“At least 40% of all businesses will die in the next 10 years… if they don’t figure out how to change their entire company to accommodate new technologies” , says Cisco Chairman, John Chambers.
With ground-breaking technologies emerging each day, organizations are evolving and reshaping. While one can attribute the emergence of technology to the pandemic, it is pertinent to note that the life altering change at work and otherwise, may not have been possible, had the seeds of technology not already been sown. What we can attribute to the pandemic, is the pace of adoption and the innovation in use cases that it bought with it. A look around the role of technology and the change it bought with it brings out some very interesting developments.
Cloud based technology probably has been almost life saving for many organizations. Multiple functions of HR such as managing payrolls, hiring, on-boarding and performance evaluation have been made easier. Remote access made it easier for work to go unhindered keeping productivity metrics intact. Self service tools via HRSS systems made the remote workforce more self-reliant. When one did get stuck, AI enabled bots were always there to help! Block chain integrations across the entire value chain have resulted in ensuring data integrity and workplace transparency. It has also helped in collaboration between departments both internally as well as with external stakeholders like vendors and customers.
How are these technologies being used?
When it comes to change management, there hasn't been a bigger experiment in the recent past that has disrupted work as much as the last 18 months. Role of technology started with the transmission of relevant communication to the workforce in real-time. This helped in avoiding the "cascade communications" that required the luxury of time, which most organizations did not get. Traditionally, most organizations relied on managers to disseminate information - and it was the right thing to do too. In the months gone by, however, technology made up for speed that was lost as a result of remote working. With fast-flowing information, all employees could be on the same page - sometimes in situations that warranted immediate action like quarantine or lockdowns.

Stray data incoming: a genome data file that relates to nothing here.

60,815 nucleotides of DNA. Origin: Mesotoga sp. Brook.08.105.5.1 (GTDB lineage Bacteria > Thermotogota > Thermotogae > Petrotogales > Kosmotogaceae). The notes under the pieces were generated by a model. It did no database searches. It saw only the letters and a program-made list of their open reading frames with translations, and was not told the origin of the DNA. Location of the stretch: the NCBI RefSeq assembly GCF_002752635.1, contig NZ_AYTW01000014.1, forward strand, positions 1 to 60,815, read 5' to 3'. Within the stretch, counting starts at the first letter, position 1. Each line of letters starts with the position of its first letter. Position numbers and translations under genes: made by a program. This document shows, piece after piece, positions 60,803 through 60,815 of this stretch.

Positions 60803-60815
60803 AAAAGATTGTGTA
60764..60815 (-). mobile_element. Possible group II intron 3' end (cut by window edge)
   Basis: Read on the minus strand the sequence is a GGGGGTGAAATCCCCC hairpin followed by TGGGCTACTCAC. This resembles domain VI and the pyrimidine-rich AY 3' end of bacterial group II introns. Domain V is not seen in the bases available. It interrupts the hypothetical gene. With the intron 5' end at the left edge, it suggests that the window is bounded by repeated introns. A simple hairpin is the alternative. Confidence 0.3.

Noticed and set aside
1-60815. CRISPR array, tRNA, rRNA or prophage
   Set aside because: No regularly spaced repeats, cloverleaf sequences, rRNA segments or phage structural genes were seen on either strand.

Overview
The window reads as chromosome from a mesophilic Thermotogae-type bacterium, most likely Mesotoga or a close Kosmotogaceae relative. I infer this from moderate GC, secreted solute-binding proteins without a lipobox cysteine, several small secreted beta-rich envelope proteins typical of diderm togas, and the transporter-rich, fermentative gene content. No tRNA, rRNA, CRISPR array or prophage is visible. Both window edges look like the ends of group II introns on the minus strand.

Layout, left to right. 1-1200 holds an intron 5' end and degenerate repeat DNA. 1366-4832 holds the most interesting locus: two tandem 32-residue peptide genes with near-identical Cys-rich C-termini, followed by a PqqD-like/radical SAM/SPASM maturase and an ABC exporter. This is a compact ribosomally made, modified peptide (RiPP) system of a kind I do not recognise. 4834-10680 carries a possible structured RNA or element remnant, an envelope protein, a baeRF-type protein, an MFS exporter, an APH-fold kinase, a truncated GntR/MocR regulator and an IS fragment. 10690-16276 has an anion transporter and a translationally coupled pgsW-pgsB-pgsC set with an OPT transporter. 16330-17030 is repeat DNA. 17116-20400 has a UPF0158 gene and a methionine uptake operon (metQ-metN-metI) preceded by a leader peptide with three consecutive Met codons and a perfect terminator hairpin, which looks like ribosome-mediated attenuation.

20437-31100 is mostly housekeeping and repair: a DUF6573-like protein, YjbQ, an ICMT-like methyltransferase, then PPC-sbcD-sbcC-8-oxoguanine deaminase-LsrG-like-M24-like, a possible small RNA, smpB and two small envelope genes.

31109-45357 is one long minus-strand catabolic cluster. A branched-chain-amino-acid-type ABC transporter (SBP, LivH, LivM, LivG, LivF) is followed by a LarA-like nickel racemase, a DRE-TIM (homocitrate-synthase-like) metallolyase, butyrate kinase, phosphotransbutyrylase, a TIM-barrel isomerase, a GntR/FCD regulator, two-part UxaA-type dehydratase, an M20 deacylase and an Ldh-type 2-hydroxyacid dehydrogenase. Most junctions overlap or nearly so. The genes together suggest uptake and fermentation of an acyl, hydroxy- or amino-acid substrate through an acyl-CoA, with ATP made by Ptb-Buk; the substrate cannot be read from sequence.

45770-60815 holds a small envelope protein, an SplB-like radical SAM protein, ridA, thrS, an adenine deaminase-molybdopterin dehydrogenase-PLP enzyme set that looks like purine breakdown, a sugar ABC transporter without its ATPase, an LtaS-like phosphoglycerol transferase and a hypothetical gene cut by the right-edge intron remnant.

Innovative virtual solutions to assist in the entire spectrum of employee experience started off by being a necessity, slowly became a norm and now increasingly are being seen as best practices. For example, some very interesting tech-solutions can be seen in the recruitment space wherein technology not just manages the process for you, it also does a host of other activities, giving applicants a delightful and seamless experience remotely. From scheduling interactions and written assessments, online proctoring of assessments, virtual assessment centers, online interviewing and finally, digital on-boarding - the list of what technology can do only seems to be increasing exponentially!
The way forward
After the initial period of transition to remote working, questions of productivity started to plague organizations. This conundrum too, has found its answer in technology such as Industry 4.0, Artificial Intelligence and Machine Learning. Organizations are doing what they can to invest in such technology that would make them resilient in the face of any future mishaps.
This change has, however, posed another significant question - With technology moving as fast as it is, there is a pressing need to ensure that skill sets within organizations evolve at an equal pace. The traditional idea of Learning and Development has now been replaced by pertinent questions of Reskilling and De-skilling. De-skilling would substitute labor with technology and would eliminate the need for skilled or unskilled labor or diminish their role to a great extent. Re-skilling warrants the workforce to invest in acquiring skills that could potentially ensure that their current skills don't become an impediment to their future growth.
Yes, technology is here to stay and while all this sounds very “next-gen” - as organization practitioners, one mustn't forget that technology may never be a complete solution. For e.g. AI may not take the soft skills of an individual into consideration in a recruitment process. Similarly, HR intervention in the exit process of an employee can never be substituted by software. And on a lighter note, as they say in behavioral science, natural stupidity will probably always beat artificial intelligence!